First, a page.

For the preparation of the most effective paper pigments, the degree of neutralization of the partially neutralized alkali metal silicate solution is especially important, along with other considerations. An alkali metal silicate having between about 3.0 and 3.6 moles of SiO per mole of alkali metal oxide should, for this purpose, be partially neutralized using between about 0.3 and about 0.7, preferably 0.4 to 0.6, equivalent of acid per equivalent of alkali metal oxide of the silicate. Care is exercised to prevent precipitation of siliceous material derived from the silicate, for example, by rapidly mixing the acid and silicate to form a homogeneous medium.
The solution resulting from such partial neutralization is highly unstable, exhibiting a tendency to form rapidly siliceous precipitate. Often within minutes, precipitate will form. Mixing with the salt is ideally accomplished before there is any such precipitation, certainly before any consequential amount of precipitate is present. Thus, sufiicient salt to cause precipitation is present subsequent to but promptly after formation of the partially neutralized alkali metal silicate solution.
This prompt salt addition is best accomplished by adding the calcium chloride (or like salt) to the partially neutralized solution of sodium silicate within less than about one minute after adding the acid to the sodium silicate and forming the solution. If greater periods of time elapse, there is substantial risk of premature undesirable precipitation or formation of solid siliceous material, or formation of considerable undesirable high molecular weight silicic acid.
The maximum permissible period of time which may elapse between formation of the partially neutralized sodium silicate solution and addition of salt for the purpose of realizing siliceous precipitates of optimum value as paper pigments is interrelated with the degree of acidification, the temperature of the acidified sodium silicate solution and the SiO concentration. Under most practical operating conditions, e.g., temperatures capable of practical attainment under commercial consideration and SiO concentrations which are not so dilute as to make processing the pigment during recovery economically unfeasible, the maximum period of time is less than one minute and frequently is less than seconds, notably less than about 0.5 second.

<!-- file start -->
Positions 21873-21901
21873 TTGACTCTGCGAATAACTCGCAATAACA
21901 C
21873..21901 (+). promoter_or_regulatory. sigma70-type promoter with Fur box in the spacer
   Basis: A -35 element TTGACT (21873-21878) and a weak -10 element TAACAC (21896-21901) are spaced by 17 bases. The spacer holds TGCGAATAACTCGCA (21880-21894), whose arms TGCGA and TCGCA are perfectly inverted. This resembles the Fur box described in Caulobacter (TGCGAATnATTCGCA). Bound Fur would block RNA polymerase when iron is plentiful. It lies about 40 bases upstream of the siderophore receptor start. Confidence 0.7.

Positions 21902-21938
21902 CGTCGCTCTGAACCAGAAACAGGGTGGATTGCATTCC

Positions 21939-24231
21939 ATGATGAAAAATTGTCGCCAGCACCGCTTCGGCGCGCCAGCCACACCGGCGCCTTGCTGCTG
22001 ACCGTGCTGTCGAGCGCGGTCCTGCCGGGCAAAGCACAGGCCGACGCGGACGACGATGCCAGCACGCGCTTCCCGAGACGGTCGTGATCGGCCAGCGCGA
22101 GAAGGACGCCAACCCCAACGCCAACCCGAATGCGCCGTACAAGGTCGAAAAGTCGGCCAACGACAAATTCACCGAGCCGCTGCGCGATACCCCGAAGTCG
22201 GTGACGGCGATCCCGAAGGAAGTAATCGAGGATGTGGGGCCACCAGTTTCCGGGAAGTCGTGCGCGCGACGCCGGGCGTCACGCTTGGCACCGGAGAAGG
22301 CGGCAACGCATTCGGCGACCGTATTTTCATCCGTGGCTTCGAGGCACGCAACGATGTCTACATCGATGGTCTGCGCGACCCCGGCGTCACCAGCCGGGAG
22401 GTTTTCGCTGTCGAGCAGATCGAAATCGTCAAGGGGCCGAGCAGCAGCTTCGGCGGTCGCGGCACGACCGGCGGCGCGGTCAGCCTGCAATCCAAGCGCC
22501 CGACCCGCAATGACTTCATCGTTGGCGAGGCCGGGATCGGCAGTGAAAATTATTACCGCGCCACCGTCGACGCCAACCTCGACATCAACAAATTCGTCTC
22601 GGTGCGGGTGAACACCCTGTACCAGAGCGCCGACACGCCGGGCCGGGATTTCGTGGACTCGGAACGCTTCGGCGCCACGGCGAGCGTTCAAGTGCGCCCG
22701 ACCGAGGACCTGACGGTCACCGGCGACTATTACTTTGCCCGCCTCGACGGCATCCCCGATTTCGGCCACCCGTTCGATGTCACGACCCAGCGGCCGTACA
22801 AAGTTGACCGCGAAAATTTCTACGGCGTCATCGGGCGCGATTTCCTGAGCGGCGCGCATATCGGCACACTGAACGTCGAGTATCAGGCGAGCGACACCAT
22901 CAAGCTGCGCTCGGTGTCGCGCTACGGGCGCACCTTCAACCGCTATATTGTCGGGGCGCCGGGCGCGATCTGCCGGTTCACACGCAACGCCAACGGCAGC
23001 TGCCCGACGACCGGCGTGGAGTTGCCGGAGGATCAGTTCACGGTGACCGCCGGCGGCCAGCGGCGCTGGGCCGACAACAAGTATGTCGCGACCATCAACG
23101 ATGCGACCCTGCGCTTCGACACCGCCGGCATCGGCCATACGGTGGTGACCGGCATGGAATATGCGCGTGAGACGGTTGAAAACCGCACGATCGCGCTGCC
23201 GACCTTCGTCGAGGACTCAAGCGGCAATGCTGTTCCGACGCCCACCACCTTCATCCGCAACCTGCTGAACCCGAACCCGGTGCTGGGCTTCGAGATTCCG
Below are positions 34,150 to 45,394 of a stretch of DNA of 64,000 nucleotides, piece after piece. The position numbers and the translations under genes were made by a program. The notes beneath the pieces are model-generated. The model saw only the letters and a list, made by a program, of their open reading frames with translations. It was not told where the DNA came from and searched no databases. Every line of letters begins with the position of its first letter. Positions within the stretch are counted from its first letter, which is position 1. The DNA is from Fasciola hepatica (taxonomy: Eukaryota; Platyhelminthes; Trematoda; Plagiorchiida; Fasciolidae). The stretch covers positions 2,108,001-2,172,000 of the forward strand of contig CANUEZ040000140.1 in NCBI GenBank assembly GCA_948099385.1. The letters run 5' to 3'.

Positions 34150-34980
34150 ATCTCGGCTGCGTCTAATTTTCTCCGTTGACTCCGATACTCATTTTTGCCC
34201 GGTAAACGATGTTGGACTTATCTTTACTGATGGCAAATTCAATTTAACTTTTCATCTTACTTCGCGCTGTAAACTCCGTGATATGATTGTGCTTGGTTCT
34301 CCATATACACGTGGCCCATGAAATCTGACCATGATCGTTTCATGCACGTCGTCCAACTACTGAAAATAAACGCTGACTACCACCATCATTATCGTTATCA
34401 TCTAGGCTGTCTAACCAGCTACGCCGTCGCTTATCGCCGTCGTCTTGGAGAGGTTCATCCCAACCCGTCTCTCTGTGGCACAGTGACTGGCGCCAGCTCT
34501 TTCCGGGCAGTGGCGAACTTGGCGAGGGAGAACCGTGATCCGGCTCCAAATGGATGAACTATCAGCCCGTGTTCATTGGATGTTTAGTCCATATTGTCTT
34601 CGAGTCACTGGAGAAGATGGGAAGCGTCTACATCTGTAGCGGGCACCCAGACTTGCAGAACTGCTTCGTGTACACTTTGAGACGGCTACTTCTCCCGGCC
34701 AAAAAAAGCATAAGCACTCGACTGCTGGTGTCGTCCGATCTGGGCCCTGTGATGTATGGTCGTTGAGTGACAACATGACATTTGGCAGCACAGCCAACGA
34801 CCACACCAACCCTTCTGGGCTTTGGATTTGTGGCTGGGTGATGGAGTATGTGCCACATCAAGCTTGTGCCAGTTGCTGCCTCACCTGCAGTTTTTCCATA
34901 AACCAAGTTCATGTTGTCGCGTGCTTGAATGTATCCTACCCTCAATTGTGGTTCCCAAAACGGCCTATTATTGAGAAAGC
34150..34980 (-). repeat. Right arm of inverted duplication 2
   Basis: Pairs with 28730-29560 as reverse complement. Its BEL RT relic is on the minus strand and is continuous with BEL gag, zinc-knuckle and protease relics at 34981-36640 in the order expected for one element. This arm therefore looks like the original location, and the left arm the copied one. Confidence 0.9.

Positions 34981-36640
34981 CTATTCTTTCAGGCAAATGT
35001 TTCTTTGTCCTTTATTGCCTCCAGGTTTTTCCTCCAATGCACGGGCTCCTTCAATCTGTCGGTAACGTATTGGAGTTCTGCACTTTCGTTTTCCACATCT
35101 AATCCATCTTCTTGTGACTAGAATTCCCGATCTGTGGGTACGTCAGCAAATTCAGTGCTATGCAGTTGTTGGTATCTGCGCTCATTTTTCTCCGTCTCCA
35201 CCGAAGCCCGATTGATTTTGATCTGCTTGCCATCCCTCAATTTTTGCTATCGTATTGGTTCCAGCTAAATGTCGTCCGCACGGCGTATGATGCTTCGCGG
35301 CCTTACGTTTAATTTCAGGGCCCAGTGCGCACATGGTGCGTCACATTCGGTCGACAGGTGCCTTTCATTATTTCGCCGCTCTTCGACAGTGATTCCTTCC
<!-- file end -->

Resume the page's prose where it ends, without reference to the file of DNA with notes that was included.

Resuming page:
The lower the temperature of the acidified solution the greater leeway or lapse there may be between acidification and salt addition. Also the more dilute the partially neutralized sodium solution is the greater the maximum time between mixing with acid and addition of salt.
At temperatures substantially above 55 C., even with extremely dilute but practical concentrations of SiO the permissible period of time separating the mixing with acid from salt addition may become quite short, even impractical. Temperatures of 0 C. to 55 C. are thus most expedient.
Moreover, the SiO;; concentration of the partially neutralized sodium silicate solution is of significance. The higher the SiO concentration the more rapidly after mixing with acid does the resulting solution precipitate undesirable solid or silicate material. Lower SiO concentrations with the temperatures in the higher portion of the described range are thus advisable. With temperatures of 55 C. or above, best results accrue by forming more dilute partially neutralized aqueous sodium silicate solutions, e.g., solutions containing less than 15 grams per liter of SiO;. As a practical matter, however, use of too dilute solutions leads to extremely dilute product slurries which have the disadvantages of increased processing costs, especially in recovery of the product.
Processing usually is easily accomplished with aqueous product slurries containing 2 to 10 or maybe 15 percent solids by weight. Using partially neutralized sodium silicate containing up to 150 grams per liter SiO often 3 to 75 grams per liter SiO and controlling the dilution occurring as a consequence of the salt addition (when it is added as an aqueous solution) makes it possible to achieve product slurries of such solid contents.